Azerbaijan’s advance into Nagorny Karabakh, two years on - PHOTOS

10:29 | 02.05.2018
Azerbaijan’s advance into Nagorny Karabakh, two years on - PHOTOS

Azerbaijan’s advance into Nagorny Karabakh, two years on - PHOTOS

On the night of 2 April 2016, tensions on the Nagorny Karabakh line of contact erupted. Following four days of intense fighting, several strategic heights surrounding the Armenian-controlled village of Talish, including multiple Armenian positions, came under Azerbaijan’s control.

According to Azerbaijan, the heights were being used to shell the nearby Azerbaijani village of Tap Garagoyunlu, and frequent ceasefire violations posed a threat to the city of Naftalan and several other villages in Goranboy District. Before the April 2016 escalation, there had been casualties among the civilian population and damage done to their houses and farms. According to Armenia, the heights were vital to protect Armenian-controlled villages from shelling.
When Azerbaijan took control of these positions, they broke through the Ohanyan Barrier — a defensive line reinforced with trenches, barbed wire, and mines running across the entire Nagorny Karabakh line of contact. The line is named after former Armenian Defence Minister Seyran Ohanyan, who was dismissed in October 2016 in the aftermath of the clashes.

Barbed wire fences ( Seymur Kazimov /OC Media)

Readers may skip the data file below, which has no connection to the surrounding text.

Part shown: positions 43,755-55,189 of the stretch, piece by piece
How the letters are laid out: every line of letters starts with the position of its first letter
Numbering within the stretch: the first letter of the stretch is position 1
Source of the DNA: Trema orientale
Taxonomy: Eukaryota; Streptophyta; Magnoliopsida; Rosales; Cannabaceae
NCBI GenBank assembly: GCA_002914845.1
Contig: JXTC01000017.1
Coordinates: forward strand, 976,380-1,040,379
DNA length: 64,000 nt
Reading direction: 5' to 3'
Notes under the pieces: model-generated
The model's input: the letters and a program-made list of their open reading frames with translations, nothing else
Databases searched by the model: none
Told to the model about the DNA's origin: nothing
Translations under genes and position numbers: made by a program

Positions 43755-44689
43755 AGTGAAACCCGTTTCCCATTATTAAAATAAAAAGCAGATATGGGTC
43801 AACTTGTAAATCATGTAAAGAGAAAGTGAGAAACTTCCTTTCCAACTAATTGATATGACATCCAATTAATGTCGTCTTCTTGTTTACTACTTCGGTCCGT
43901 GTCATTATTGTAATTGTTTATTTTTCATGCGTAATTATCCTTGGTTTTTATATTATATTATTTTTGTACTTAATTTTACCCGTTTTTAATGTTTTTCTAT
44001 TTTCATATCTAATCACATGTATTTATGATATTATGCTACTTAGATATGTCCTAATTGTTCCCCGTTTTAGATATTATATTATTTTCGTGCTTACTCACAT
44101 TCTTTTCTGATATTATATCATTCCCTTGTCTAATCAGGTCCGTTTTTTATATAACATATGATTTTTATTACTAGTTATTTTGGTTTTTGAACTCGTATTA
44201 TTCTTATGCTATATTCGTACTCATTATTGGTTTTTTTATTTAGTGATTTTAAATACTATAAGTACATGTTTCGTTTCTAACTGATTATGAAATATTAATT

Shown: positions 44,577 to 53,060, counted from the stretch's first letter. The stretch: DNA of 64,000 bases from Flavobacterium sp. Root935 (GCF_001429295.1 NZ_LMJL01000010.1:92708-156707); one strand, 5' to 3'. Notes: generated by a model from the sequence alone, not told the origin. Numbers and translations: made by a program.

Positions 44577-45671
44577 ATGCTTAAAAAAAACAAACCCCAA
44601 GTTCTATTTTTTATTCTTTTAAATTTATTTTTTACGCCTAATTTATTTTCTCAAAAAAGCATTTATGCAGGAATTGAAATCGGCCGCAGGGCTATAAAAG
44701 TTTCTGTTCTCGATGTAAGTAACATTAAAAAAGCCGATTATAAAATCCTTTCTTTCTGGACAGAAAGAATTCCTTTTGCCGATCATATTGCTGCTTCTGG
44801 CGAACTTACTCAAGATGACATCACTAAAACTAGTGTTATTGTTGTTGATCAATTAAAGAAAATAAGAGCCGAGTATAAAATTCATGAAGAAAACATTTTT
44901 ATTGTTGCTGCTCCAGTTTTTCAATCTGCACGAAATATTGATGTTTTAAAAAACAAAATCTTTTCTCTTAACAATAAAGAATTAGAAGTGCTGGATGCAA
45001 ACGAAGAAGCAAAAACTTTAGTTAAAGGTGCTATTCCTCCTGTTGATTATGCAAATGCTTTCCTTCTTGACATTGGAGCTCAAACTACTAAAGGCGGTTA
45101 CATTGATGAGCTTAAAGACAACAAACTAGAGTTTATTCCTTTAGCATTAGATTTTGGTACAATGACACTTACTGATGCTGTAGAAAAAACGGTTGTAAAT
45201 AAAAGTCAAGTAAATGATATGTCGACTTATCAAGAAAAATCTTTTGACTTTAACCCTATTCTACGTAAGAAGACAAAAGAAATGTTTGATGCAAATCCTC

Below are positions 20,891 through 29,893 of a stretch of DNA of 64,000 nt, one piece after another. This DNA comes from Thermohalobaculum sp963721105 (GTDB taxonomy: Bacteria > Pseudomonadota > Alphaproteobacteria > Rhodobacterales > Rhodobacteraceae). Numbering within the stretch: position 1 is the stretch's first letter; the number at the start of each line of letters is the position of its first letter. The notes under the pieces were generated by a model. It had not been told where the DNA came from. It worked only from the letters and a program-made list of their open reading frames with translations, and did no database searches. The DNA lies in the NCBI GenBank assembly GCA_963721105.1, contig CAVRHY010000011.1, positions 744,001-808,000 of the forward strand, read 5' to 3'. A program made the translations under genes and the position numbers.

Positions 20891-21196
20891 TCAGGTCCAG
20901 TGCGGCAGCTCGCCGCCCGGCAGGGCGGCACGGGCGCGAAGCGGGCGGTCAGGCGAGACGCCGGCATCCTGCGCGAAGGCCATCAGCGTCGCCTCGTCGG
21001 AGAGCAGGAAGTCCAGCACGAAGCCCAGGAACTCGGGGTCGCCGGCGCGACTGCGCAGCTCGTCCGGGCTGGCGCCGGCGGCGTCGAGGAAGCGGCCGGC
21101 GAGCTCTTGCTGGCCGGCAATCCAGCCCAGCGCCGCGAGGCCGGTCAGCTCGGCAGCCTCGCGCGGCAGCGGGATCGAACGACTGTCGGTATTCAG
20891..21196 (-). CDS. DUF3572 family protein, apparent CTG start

A trench and an anti-tank ‘hedgehog’ ( Seymur Kazimov /OC Media)


Former Armenian military facilities (Seymur Kazimov /OC Media)

Roads between former Armenian military positions, observation facilities, trenches, and shelters ( Seymur Kazimov /OC Media)


Empty ammunition boxes ( Seymur Kazimov /OC Media)

Pieces of clothing ( Seymur Kazimov /OC Media)



Inside and outside a military structure ( Seymur Kazimov /OC Media)



The Armenian-controlled village of Talish in the distance ( Seymur Kazimov /OC Media)

This article is published as part of International Alert’s work on the Nagorny Karabakh conflict, which is part of the European Partnership for the Peaceful Settlement of the Conflict over Nagorno-Karabakh (EPNK), a European Union Initiative. All opinions expressed are the author’s alone, and may not necessarily reflect the views of OC Media, International Alert or its donors. The article was amended on 17 April 2018.
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